This last week I was reminded of the German theologian Dietrich Bonhoeffer and his thoughts on living an active faith. Dietrich Bonhoeffer was a German theologian and pastor who lived during the tumultuous period of Nazi rule in Germany. Bonhoeffer often criticized the regime. He was eventually imprisoned and executed for his involvement in a plot to assassinate Hitler. Throughout his life, Bonhoeffer emphasized the importance of active faith, not simply a matter of belief or adherence to religious doctrine, but a commitment to live out one’s faith in the world.
For Bonhoeffer, faith was not a private matter but a public one. He believed that the Christian life required engagement with the world and the issues that confronted it. This meant that faith was not just a matter of individual salvation but also of social justice and the common good. As he wrote in his book “The Cost of Discipleship,” “Discipleship means adherence to Christ, and, because Christ is the object of faith, it means, first, a movement towards him, secondly, a life in him.”
Active Faith – Active Participants
Bonhoeffer saw the church as an active participant in the world, not a passive bystander. He believed that the church was responsible for speaking out against injustice and working to improve society. This meant not only caring for the spiritual needs of its members but also working to address the material and social needs of the wider community. As he wrote in his book “Life Together,” “The church is the church only when it exists for others.”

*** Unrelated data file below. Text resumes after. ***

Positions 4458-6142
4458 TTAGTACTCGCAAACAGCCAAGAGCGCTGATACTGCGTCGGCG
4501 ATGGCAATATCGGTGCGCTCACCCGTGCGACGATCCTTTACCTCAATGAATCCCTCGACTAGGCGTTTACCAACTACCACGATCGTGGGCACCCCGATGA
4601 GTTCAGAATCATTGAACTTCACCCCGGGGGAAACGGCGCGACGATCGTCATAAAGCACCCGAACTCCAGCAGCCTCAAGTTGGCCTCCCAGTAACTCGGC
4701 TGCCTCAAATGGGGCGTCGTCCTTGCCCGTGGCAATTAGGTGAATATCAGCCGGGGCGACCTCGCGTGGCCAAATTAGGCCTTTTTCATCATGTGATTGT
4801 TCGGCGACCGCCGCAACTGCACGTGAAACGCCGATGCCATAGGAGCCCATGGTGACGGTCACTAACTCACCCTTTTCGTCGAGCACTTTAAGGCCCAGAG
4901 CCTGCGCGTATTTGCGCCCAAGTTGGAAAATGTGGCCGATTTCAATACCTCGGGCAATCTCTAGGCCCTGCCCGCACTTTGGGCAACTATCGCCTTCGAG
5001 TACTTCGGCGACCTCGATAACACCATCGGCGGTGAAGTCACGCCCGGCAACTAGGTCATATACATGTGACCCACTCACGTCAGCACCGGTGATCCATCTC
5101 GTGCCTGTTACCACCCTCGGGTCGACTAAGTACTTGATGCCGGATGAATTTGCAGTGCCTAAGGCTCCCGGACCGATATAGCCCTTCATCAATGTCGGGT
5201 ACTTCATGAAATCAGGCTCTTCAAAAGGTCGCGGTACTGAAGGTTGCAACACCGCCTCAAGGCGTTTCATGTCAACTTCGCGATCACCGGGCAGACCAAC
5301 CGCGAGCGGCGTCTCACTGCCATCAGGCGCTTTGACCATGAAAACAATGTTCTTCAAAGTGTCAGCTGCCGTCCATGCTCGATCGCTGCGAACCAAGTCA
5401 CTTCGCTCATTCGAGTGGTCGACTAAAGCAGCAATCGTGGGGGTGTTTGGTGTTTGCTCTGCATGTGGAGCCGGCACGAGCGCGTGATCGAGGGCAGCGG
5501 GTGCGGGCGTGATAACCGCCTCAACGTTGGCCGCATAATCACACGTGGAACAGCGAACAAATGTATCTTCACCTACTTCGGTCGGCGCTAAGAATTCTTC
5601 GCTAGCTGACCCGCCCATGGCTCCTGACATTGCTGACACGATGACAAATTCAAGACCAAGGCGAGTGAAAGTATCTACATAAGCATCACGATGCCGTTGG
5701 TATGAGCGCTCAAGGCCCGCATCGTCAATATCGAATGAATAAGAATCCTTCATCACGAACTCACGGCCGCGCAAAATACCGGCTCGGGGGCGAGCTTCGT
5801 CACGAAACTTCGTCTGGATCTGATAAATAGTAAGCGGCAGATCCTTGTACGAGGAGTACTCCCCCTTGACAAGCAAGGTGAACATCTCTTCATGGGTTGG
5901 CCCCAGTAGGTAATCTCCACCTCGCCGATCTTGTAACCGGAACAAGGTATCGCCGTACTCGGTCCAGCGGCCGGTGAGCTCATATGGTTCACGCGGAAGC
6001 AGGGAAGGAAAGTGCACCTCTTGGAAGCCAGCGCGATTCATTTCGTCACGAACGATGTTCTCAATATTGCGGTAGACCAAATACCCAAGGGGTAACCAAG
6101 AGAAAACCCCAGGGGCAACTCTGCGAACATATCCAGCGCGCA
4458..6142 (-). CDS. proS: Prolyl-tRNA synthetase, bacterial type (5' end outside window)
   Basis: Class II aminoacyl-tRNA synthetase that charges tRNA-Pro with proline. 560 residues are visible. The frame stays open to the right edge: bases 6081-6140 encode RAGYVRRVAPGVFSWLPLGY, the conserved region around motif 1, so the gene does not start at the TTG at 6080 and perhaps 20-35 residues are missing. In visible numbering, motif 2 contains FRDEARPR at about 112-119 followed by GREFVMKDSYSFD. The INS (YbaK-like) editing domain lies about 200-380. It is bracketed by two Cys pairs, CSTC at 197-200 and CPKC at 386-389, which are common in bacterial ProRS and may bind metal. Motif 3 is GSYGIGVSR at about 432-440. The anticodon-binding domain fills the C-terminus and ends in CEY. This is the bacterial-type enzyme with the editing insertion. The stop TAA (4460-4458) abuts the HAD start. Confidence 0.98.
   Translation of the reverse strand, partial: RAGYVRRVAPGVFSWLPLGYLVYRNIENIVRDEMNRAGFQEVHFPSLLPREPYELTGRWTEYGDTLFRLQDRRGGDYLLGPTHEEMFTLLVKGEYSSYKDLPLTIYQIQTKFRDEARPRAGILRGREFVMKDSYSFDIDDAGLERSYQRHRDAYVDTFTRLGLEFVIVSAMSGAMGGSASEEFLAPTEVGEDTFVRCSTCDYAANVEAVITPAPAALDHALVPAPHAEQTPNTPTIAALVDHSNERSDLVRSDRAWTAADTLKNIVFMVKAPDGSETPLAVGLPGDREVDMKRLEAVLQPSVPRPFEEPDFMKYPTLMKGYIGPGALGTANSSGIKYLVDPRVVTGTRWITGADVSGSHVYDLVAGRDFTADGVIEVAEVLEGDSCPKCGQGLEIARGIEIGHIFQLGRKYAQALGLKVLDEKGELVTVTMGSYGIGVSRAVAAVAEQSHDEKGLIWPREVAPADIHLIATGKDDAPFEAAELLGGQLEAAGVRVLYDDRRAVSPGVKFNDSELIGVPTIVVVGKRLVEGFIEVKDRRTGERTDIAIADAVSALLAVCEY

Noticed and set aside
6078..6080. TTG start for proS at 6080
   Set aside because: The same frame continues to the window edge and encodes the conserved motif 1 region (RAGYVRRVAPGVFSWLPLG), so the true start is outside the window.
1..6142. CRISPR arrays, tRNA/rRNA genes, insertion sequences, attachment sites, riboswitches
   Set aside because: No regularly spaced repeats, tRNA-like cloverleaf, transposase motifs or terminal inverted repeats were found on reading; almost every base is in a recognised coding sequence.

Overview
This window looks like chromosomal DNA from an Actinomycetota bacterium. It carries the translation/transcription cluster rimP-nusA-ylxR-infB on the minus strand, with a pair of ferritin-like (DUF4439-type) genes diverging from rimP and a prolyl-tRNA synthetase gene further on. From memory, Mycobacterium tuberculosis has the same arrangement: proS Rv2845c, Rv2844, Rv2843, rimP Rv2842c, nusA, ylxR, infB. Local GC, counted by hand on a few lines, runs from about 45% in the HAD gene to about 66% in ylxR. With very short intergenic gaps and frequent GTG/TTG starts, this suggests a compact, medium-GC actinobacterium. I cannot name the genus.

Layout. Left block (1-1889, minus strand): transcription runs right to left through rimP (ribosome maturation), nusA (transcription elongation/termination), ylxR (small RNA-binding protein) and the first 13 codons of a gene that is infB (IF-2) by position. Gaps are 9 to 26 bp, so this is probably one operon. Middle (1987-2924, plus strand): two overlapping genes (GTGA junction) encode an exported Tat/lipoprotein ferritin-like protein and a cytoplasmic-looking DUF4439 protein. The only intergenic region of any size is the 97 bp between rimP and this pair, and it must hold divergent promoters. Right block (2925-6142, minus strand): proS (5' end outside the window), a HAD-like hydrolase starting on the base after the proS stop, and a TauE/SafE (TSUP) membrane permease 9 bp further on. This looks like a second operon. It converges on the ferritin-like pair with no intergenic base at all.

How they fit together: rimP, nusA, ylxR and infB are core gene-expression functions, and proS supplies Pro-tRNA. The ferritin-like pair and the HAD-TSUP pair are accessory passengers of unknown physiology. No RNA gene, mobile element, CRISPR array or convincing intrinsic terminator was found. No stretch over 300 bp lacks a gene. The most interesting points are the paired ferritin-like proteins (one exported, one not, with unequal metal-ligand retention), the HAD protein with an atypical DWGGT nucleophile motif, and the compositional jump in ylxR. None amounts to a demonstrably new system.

Bonhoeffer’s understanding of active faith was shaped by his experience of living in a world that was marked by violence, oppression, and injustice. He saw firsthand the dangers of a purely theoretical faith divorced from life’s realities. He believed that faith must be grounded in the lived experience of the world and must confront the challenges of the present and work towards a better future.
Living Out Our Faith
Dietrich Bonhoeffer believed faith was not just a matter of belief or adherence to religious doctrine but a commitment to living out one’s faith in the world. This means engaging with both the social and material needs of our community, speaking up when we see injustice, and working towards a better future for all. Bonhoeffer’s example challenges us to consider what it means to live out our faith and ask ourselves how we can work towards a more just and compassionate society.